The veil isn't that big of an issue for Lebanese women. That's partly because Christians make up around 40 percent of the population, but even in the Muslim communities, the veil is not the subject of fierce debate it is in some Arab cities, such as Cairo. Of course, Hussein Fadlallah, the Shiite community's top religious leader, is pretty insistent that women must veil. But right now the country's most famous Shiite is Haifa Wahby, a pop singer of limited ability and supernatural sex appeal, who wears as little clothing as possible. Women want so much to look like her, one joke goes, that Haifa is responsible for more operations than Hezbollah.
"Yes, Beirut is definitely different from the other major cities in the Arab world," says Joshua Landis, a University of Oklahoma professor who's in Beirut for a few days before heading off to spend the rest of the year in Damascus. "One way to understand the Middle East and North Africa," Josh continues, "is to remember that the desert was a giant ocean to the Arabs. The sand was water, and the camel caravans were transport ships—'ships of the desert'—and they moved their goods from port to port: Damascus, Baghdad, Aleppo, Cairo. So, all of them are trading with each other along this great sea of sand. Settlements on the water weren't as important. Look at Alexandria, important to the Greeks and Romans but not to the Arab empire. Same with Beirut—the population figures weren't very high up until the early 19th century, when trade with the West really started to boom."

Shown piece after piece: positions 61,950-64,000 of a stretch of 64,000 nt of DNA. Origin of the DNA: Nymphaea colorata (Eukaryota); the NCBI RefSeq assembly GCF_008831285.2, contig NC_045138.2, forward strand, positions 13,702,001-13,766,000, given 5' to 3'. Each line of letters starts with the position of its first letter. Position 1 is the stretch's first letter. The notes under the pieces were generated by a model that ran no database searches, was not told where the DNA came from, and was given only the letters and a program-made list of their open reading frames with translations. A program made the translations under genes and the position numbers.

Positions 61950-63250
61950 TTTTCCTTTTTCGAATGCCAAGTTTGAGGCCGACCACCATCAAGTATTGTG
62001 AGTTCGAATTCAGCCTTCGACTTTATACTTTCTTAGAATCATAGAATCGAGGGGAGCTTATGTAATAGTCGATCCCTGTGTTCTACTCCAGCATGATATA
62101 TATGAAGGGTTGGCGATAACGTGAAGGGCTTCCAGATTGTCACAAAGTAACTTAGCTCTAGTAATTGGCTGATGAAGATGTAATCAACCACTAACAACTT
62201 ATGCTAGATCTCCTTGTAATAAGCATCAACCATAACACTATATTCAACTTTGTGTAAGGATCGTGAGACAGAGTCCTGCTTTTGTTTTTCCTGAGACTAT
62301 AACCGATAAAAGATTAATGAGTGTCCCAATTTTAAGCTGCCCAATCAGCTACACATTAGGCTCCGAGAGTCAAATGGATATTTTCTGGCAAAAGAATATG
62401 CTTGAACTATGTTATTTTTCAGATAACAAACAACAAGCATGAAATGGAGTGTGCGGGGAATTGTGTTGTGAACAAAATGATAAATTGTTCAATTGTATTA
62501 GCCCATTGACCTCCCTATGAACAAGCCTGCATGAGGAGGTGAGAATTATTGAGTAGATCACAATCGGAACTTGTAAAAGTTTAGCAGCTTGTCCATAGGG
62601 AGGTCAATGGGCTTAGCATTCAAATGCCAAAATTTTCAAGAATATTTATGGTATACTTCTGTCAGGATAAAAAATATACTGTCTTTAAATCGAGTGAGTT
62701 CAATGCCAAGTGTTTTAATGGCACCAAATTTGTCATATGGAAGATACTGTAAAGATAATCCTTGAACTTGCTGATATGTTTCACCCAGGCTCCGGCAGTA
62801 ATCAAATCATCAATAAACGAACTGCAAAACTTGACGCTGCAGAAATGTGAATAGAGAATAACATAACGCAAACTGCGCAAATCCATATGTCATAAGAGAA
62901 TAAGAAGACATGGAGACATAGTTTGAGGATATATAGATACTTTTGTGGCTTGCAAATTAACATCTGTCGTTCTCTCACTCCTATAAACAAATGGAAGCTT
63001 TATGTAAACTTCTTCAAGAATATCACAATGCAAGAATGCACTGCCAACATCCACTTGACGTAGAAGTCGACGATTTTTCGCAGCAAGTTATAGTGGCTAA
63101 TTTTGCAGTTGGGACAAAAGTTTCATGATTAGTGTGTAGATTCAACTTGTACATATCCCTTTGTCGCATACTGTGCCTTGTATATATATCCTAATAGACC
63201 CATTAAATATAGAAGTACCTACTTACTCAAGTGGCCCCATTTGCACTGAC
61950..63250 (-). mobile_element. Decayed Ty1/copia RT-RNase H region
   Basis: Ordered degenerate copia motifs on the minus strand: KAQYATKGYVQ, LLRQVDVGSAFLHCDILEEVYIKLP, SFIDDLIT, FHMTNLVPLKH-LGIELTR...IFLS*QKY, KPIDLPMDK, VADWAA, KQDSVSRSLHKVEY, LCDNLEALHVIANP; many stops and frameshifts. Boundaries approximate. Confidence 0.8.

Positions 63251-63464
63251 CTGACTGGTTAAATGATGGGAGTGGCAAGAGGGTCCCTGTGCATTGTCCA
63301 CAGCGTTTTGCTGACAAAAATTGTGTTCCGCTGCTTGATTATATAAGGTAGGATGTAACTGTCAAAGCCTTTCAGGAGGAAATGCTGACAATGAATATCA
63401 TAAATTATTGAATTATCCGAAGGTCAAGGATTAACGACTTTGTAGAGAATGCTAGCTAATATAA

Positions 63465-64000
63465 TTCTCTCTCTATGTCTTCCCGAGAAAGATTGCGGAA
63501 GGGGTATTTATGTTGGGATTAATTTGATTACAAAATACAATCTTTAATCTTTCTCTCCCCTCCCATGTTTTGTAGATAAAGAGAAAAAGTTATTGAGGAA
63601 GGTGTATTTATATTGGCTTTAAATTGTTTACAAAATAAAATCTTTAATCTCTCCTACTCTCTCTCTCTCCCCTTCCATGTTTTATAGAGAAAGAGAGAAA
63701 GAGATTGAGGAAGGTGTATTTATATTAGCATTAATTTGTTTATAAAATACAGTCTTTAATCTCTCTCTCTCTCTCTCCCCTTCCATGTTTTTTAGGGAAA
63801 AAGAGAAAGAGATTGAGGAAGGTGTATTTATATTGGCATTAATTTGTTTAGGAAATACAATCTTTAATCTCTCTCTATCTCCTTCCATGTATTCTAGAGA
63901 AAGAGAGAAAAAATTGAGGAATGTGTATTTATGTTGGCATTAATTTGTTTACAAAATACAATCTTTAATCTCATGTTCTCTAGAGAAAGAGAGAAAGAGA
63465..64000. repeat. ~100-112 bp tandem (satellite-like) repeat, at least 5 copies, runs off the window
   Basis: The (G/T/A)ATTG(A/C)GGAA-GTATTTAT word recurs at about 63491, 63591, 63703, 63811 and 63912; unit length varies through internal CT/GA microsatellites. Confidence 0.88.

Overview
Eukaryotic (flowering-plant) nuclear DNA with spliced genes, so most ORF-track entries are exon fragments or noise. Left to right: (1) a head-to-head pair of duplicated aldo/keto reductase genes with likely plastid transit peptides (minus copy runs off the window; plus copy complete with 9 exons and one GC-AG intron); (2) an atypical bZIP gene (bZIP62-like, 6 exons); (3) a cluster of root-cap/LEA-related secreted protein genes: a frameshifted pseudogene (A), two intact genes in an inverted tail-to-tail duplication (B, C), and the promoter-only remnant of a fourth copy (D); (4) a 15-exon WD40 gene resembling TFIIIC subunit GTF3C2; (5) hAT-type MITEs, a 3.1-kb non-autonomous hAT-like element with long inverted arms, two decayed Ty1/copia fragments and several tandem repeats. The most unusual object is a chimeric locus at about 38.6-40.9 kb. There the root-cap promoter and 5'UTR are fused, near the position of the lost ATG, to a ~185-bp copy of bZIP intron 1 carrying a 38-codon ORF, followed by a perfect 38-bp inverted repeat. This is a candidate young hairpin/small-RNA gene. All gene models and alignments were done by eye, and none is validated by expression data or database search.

It seems to me that there are two models of commerce and communications. Call one the Cairo mall model—or New York if you prefer—where the same information is fed back to the audience that produced it; this is trading in a desert. And then there's the example of Beirut, or anywhere where cultures—not just the Arab world and the West—meet and new ideas circulate.